At this time of year when fruit tree vendors begin to display mounds of California-grown russet, yellow, and green-skinned Asian pears at my local farmers’ markets, I can’t get enough of the fruit. I buy them by the half dozen at least, eating them daily, peeled and cored, and with napkin in hand, biting into crisp flesh with a pleasant spray of juice going everywhere. Look for the Yali or Tsu Li varieties with their characteristic pear shape and addictively distinct aroma and flavor. Otherwise, seek out the Nijisseiki (aka 20th Century) variety, which is round, greenish yellow, and dappled with green.
Often enthralled with the aromatic, almost Gewürztraminer-like spicy notes in the fruit when they’re at their best, I am at other times equally disappointed by bland, though still juicy, varieties whose flavor is somehow underdeveloped. Therein lies the inspiration for the tea-flavored poaching liquid in which I cook those less than flavorful fruits, adding zing with star anise, cinnamon, and even whole black peppercorns. A bit of sugar, a few strips of orange or lemon peel, and water comprise the syrup to which I add a good handful of Chinese black tea leaves (Keemun, Yunnan or even Lapsang Souchong). What this process yields after about a half hour bath in the simmering syrup is fruit that has soaked up the flavors of the tea and the spice while still retaining its characteristic firm texture. If you have kept the sugar to a minimum and reduced it as suggested in the recipe below, you can dilute it with a bit of hot water for a pleasing alternative to your regular afternoon cuppa.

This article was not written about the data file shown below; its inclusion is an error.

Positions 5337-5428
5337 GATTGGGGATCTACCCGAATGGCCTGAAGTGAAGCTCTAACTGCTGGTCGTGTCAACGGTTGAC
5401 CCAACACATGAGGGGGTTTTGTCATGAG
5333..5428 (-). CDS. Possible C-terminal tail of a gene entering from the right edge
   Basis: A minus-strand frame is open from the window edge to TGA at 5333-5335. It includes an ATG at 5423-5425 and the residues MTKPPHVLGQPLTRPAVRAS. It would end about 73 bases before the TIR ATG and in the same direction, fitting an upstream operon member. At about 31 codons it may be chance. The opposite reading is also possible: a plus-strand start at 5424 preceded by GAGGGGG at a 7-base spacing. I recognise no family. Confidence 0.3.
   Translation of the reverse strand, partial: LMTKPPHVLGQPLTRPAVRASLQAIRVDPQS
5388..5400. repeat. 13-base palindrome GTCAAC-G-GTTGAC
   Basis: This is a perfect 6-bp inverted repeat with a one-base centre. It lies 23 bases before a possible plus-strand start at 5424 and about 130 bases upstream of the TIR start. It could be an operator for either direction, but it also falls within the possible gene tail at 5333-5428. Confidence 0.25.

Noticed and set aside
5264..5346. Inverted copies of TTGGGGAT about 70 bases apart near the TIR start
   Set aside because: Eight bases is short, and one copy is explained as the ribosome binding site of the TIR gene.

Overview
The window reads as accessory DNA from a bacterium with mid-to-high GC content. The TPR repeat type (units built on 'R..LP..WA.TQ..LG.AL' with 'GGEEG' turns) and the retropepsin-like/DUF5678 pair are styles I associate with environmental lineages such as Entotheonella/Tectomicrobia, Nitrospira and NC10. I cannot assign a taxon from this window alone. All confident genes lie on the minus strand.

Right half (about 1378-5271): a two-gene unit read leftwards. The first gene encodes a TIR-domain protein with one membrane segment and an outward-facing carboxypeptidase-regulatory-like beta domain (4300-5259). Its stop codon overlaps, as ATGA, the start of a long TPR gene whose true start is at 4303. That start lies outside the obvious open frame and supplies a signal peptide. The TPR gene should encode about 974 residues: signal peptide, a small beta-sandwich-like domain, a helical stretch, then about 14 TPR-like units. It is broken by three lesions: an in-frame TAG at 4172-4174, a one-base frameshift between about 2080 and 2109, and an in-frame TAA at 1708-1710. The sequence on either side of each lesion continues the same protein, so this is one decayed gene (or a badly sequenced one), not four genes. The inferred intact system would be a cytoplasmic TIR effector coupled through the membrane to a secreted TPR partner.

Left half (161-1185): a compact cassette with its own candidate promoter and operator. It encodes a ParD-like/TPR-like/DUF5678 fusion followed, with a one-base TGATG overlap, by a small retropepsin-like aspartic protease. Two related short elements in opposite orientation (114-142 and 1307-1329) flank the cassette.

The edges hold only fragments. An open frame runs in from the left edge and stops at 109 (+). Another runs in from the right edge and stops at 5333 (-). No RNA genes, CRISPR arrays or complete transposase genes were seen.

Here are the specifics:
Yield: 4 to 6 servings
4 Asian pears (Ya Li, Tsu Li, or 20th Century varieties work well, but use what you can find), gross weight about 1 lb, peeled and cored (carefully remove the woody cores and the area around the core which can be unpleasantly astringent)
2 quarts water
1 ounce whole premium-quality Chinese black tea (choose your favorite here; a Keemun or Yunnan would work well, but if you like a bit of smokiness, choose a subtly smoky Lapsang Souchong)
½ cup granulated sugar
4 whole star anise
2 cinnamon sticks, each about 3 inches long
½ t. whole black peppercorns, smashed with a meat pounder or rolling pin (place them in a small paper bag before smashing them)
Zest of 1 lemon or orange (just the colored portion, avoiding the bitter white pith, cut into strips
½ lb. red, green, or black seedless grapes, roasted in a 450 degree F. oven just until they caramelize a bit, about 10 minutes
Peel and core the fruit, and then cut into ¼-inch-thick chunks or wedges. Bring the water to just under a boil (about 205 degrees F.). Add the tea leaves and remove from the heat to infuse the tea for about 4 to 5 minutes. Strain the liquid through a fine sieve and return it to a clean saucepan. Add the sugar and bring to the boil again to dissolve the sugar. Place the spices into a square of a double-thick cheesecloth, tie tightly with kitchen string and place the spice packet along with the citrus peel into the sweetened tea. Bring to a simmer and now add the fruit. Simmer for about 30 minutes. Remove from the heat and allow the fruit to stand in the liquid (the pears should have taken on a slightly golden glow).
You can serve the fruit with a bit of the liquid poured over it as is, but for a more concentrated flavor, it’s best to reduce the poaching liquid before serving it, until it becomes the thickness of maple syrup. To do this, place the saucepan back onto a medium to high heat and cook the liquid until it thickens slightly, stirring occasionally with a heatproof spatula. Watch it carefully to avoid burning it. Then drizzle it immediately (or cool and chill, if you prefer) over the fruit in small serving bowls (glass compote dishes would be nice here), dollop a bit of plain Greek yogurt over it, scatter some chopped pistachios and roasted grapes over all, and serve.
Robert Wemischner will be participating in the upcoming 2nd annual Los Angeles International Tea Festival on October 27 and 28, presenting two sessions each day on pairing tea with cheese and tea with chocolate.
Credit for the photos goes to Lauren Wemischner.